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Ernst & Young Report: Quadriga CX Owes More Than It Owns

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EY said that Quadriga has more debts than assets.

The interesting tale involving that Canada-based crypto exchange company, Quadriga CX, continues after the government-nominated monitor Ernst and Young (EY) has published a report on the assets and liabilities of the company saying that it owes much more money than it actually has.

According to the recent report by the monitor, which was dated May 1st but only published a few days ago, there are three different sources of assets and independent entities that the Quadriga CX’s fund are connected – Quadriga Fintech Solutions Corp., Whiteside Capital Corporation and 0984750 B.C. Ltd. The three companies are each presented as its bankrupt firm, which means each of the company has its list of assets and liability, notwithstanding any form of overlap.

The data produced by EY as of April 12th shows that Quadriga Fintech Solutions had CAD 254,180 (USD 189,345) in total assets, but the firm owes a total of CAD 214,873,113 (USD 160,051,461). In Quadriga Fintech Solutions alone, the company has a total deficit of $214,618,933 CAD ($159,862,116 USD).

While some may hope that there are still two other business entities that could cover up the deficit, one is mistaken as the scenario does not go far from Quadriga Fintech Solutions. Whiteside Capital corporations has no assets at all but owed $214,618,937 CAD ($159,875,011 USD) and 0984750 B.C. Ltd had $28,649,542 CAD ($21,343,192 USD) and owed $215,697,147 CAD ($160,688,982 USD).

In total, the company has a deficit of $616,285,475 CAD ($459,082,917 USD).

According to George Kinsman, the EY employee acting as the monitor and trustee, the fact that there are numerous estates, creditors, and known assets, causes a “material discrepancy between the reported fiat and cryptocurrency obligations.” He also noted that the careless bookkeeping posed a challenge in pulling together the said numbers.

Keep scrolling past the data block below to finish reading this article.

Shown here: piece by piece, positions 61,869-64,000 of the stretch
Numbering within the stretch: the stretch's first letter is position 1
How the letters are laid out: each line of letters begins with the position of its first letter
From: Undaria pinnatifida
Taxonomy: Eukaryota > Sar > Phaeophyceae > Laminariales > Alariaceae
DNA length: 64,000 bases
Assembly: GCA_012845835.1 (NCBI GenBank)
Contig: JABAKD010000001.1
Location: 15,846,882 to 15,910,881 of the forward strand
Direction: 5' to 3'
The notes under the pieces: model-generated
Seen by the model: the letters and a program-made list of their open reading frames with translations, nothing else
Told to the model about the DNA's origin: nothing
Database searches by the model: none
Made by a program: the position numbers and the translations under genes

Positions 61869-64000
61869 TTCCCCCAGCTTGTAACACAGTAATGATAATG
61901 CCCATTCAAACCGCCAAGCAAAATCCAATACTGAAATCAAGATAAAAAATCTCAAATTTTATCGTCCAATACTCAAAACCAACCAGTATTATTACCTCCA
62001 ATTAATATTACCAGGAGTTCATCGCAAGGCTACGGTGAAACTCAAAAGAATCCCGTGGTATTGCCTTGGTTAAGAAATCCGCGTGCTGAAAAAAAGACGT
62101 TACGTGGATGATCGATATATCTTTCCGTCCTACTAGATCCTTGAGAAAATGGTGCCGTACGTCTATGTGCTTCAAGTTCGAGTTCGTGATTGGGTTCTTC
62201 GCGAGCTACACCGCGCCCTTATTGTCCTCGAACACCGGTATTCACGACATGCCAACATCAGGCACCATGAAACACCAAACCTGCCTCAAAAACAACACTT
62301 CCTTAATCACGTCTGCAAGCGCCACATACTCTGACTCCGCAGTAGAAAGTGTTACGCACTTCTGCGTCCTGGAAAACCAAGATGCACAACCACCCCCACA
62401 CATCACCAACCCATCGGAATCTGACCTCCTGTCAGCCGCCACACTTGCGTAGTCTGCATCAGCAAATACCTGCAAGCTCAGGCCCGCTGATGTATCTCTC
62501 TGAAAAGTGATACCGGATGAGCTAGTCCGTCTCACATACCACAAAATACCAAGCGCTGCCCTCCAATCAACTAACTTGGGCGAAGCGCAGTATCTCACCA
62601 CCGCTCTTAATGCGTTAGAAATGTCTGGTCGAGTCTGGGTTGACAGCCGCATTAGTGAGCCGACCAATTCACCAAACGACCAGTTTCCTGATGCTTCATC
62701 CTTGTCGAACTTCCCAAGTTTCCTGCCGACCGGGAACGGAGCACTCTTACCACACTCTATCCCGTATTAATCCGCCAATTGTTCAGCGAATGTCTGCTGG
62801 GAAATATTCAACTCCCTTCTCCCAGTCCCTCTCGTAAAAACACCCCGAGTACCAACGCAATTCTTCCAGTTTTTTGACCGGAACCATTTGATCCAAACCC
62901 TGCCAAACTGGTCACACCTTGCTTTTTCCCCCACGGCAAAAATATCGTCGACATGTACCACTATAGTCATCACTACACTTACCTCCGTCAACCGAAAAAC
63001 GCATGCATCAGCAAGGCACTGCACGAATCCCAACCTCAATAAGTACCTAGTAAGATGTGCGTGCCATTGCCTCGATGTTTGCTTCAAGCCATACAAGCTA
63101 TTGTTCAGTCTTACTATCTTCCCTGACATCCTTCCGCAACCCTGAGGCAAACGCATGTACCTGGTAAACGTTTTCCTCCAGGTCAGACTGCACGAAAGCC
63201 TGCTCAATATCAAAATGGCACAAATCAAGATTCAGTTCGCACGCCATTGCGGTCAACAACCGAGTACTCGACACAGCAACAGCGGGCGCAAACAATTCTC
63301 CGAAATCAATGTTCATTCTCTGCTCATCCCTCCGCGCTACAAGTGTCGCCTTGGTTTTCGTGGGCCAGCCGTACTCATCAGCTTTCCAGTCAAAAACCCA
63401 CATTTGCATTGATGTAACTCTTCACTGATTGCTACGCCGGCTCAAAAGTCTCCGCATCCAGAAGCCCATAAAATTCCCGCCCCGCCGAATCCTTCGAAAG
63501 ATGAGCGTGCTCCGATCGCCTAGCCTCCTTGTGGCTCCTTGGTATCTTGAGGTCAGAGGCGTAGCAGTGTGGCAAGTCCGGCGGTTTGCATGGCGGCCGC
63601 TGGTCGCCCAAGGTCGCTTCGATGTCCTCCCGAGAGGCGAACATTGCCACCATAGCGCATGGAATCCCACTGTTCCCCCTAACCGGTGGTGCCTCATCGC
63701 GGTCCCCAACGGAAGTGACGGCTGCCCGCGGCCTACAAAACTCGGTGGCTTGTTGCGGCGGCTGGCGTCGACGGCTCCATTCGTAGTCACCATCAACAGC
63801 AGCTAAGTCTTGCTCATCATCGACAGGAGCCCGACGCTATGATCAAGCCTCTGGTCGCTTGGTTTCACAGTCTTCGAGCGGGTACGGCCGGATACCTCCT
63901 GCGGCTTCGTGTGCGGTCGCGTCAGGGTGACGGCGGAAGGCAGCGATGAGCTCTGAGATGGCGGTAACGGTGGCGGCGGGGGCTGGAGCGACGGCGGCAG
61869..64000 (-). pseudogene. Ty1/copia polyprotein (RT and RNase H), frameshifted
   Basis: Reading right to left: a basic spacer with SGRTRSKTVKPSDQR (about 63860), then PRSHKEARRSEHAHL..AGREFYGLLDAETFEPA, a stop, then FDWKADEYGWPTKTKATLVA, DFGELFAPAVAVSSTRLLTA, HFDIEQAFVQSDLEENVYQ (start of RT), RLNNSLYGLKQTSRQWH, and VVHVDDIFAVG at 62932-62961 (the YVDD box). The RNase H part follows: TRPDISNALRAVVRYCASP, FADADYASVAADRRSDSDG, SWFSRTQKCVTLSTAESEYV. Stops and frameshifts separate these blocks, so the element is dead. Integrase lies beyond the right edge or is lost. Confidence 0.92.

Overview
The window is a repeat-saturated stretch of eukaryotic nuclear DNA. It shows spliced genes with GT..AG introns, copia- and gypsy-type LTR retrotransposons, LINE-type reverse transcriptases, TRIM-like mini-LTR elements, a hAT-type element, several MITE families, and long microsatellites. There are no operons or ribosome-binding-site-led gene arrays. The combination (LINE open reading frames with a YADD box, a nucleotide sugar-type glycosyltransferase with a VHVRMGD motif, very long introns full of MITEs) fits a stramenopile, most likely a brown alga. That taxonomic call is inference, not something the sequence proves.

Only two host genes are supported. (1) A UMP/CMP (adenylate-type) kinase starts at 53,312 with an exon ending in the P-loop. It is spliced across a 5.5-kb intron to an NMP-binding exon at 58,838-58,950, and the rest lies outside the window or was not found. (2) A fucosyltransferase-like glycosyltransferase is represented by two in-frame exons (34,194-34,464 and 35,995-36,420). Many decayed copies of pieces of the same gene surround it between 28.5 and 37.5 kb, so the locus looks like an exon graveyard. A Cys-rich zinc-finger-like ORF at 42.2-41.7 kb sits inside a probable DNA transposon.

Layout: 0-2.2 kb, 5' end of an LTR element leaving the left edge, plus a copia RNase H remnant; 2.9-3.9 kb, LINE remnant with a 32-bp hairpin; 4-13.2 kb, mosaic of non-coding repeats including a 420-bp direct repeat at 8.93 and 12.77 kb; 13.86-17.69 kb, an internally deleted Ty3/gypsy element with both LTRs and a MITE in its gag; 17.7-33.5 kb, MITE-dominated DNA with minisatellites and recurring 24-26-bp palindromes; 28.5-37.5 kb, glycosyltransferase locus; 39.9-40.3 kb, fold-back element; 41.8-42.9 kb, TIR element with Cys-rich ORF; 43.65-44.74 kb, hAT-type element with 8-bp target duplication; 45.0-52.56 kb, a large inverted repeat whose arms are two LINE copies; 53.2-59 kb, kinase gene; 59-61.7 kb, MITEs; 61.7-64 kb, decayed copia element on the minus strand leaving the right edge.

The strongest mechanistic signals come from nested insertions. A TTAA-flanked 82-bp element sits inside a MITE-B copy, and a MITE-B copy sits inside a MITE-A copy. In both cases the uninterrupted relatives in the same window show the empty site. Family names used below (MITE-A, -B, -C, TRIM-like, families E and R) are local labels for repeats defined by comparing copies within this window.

It can be remembered that Quadriga CX was previously put into the limelight when its founder and Chief Executive Officer (CEO), Gerald Cotten, died last year under mysterious circumstances leaving the company with mountains of debts from its customers. On January, Quadriga entered a civil rehabilitation process when Jennifer Robertson, the widow of Cotten, wrote in an affidavit that the company could not access the cold crypto wallets of Quadriga because Cotten brought all the digital assets with him to the grave.

Nonetheless, the Ernst and Young, through the course of its investigation was still unable to find the said cold wallets listed by Quadriga in a document submitted to them. Interestingly, 103 bitcoin was accidentally transferred from a hot wallet that was allegedly part of the original Quadriga fund.

“A complete and fulsome review of Quadriga’s financial affairs will take considerable time and effort to pursue and may not be possible or cost-effective to complete given the lack of available information, the volume of transactions processed and the number of [third-party payment processors] and cryptocurrency exchanges involved, many of whom to date, have not fully cooperated with the Monitor’s investigation,” said Kinsman as his explanation why EY was not able to locate the funds in the given cold wallet addresses.

Even so, Ernst and Young hold about $500,000 in cryptocurrency recovered from Quadriga’s hot wallets and “various other sources.” EY holds 61 bitcoin, 33 bitcoin cash, 2,661 bitcoin gold, 851 litecoin, and 960 ether. The report did not address what progress, if any, EY has made in locating the exchange’s other missing cryptos.

Whether or not the funds will be returned to the clients of Quadriga remains a question. Initially, through the assistance of Robertson, authorities were able to approximate more than 115,000 claimants; however, only 76,319 claims were validated by Miller Thomson, the court-appointed legal counsel to help the victims in litigation purposes and to recover their lost funds.

Aside from the independent users of the crypto exchange, other claimants go after the funds of Quadriga. According to Robertson, the company also owes a secured creditor CAD 300,000 (USD 223,500), and Costodian, a payment processing company for Quadriga is also claiming CAD 774,214 (USD 557,200) in unpaid processing fees, though this claim is yet to be resolved in court.

While EY is hopeful that they can also go after the assets from Cotten’s estate that he left to his widow, the “preserving parties” of the estate estimate that only CAD 12 million (about USD 9 million) is left, and even if they were able to collect all of it successfully, it would still be insufficient to cover up the deficit.

A consumer tech and cybersecurity journalist who does content marketing while daydreaming about having unlimited coffee for life and getting a pet llama. I also own a cybersecurity blog called Zero Day.